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Keystone XL Faces “No Obstacles” From Trump White House

Pipeline

The controversial Keystone XL pipeline no longer faces major administrative obstacles to its construction from the United States’ end, according to the Canadian ambassador to Washington D.C.

Talks with U.S. federal authorities regarding TransCanada’s crude pipeline route are proceeding “extremely well,” according to Bloomberg, which quoted Ambassador David McNaughton on Friday. “I don’t see any big hurdles in the way of Keystone from the administration’s point of view,” he said, referring to newly inaugurated President Donald Trump’s White House.

The state of Nebraska has shown some reservations regarding the pipeline, which met severe protests from environmental groups in 2015. As a result, President Barack Obama blocked the project, citing concerns that its construction undermined the U.S.’ and the world’s fight against the creeping effects of climate change.

Last month, TransCanada said that its proposed route was evaluated by the Nebraska Department of Environmental Quality and approved by the Governor of Nebraska back in 2013. According to the company, “the preferred route avoids the area that is defined as the Nebraska Sandhills and is expected to have minimal environmental impacts in Nebraska.”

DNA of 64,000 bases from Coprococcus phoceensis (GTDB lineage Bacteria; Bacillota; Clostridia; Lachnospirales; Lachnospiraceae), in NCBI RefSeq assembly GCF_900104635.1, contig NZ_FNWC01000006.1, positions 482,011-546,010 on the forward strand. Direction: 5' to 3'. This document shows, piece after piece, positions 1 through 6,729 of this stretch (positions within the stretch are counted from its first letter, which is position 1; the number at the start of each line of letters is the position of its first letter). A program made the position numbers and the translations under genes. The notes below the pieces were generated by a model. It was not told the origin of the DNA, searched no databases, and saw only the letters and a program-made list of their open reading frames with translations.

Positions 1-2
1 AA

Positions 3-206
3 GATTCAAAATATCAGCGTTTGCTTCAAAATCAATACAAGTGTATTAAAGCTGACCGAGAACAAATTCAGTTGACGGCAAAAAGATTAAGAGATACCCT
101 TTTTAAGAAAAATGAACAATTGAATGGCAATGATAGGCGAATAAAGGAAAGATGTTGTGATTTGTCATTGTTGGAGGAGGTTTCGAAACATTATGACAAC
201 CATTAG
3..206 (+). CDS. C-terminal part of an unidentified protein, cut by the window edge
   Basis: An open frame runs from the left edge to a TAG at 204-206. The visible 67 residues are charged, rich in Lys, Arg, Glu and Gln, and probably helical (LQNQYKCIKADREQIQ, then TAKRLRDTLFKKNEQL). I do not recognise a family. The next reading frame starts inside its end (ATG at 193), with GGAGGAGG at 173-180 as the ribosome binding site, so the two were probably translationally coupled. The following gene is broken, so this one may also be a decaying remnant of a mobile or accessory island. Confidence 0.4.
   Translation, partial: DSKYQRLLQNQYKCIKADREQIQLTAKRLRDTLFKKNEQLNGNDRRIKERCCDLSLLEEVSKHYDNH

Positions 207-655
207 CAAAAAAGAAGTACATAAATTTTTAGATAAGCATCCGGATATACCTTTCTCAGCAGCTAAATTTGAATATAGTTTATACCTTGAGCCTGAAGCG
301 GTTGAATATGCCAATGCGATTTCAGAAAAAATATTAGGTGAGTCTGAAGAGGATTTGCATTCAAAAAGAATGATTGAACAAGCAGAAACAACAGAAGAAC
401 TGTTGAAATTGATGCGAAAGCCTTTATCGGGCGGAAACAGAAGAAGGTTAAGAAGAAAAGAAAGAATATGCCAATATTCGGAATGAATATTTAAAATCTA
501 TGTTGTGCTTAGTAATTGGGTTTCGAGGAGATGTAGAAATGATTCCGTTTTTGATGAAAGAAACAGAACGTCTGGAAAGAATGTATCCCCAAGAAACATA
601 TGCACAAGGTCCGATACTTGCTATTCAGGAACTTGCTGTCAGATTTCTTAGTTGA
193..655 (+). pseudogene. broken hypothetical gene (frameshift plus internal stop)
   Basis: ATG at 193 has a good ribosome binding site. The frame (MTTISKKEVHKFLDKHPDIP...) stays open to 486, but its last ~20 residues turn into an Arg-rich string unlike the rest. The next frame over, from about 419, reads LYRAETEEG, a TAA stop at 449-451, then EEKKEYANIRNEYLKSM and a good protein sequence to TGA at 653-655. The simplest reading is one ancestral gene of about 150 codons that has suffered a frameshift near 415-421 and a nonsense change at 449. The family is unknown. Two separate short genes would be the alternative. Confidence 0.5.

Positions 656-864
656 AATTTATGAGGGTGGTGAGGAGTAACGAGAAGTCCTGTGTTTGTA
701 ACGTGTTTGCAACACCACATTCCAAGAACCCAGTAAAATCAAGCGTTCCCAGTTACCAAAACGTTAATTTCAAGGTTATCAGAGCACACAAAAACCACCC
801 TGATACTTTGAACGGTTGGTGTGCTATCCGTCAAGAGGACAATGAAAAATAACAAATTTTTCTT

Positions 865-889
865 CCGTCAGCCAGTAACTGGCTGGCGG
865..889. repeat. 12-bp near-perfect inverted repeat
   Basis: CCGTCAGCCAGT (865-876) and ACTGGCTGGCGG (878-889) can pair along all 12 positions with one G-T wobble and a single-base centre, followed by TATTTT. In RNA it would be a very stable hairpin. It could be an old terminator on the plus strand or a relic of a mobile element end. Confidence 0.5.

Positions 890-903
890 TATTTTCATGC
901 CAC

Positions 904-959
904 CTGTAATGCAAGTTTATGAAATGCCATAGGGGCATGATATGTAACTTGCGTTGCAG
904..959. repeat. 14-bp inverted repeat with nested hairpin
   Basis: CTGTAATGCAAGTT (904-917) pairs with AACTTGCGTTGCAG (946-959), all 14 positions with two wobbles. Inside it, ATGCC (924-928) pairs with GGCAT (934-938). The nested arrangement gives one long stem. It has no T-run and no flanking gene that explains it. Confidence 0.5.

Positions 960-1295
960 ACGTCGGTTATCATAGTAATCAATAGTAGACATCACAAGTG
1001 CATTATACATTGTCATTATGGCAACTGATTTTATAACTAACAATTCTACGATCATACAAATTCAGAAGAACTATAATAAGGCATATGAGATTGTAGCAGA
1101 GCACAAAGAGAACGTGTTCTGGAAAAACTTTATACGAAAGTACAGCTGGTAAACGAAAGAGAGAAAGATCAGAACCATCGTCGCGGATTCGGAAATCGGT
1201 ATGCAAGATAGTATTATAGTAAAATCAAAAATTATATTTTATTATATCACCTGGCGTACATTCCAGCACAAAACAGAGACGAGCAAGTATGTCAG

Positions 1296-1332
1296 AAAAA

Related: Less Earthquakes In Shale Territory: Good News For U.S. Frackers?

Still, environmental groups maintain that “Keystone XL is and always will be all risk and no reward.”

Trump campaigned on approving major pipeline projects to revitalize the country’s fossil fuel industry. He has also cast doubt on climate science that points to human contributions to global warming, and appointed climate denier Scott Pruitt to head the Environmental Protection Agency (EPA). After the new president took office, he paved the way for the contested Dakota Access pipeline to complete construction as well.

TransCanada reapplied for a permit to build the pipeline with the Department of State in January. If constructed, the Keystone XL pipeline will transport a daily average of 800,000 barrels of heavy Canadian crude from Alberta to U.S refineries.

By Zainab Calcuttawala for Oilprice.com

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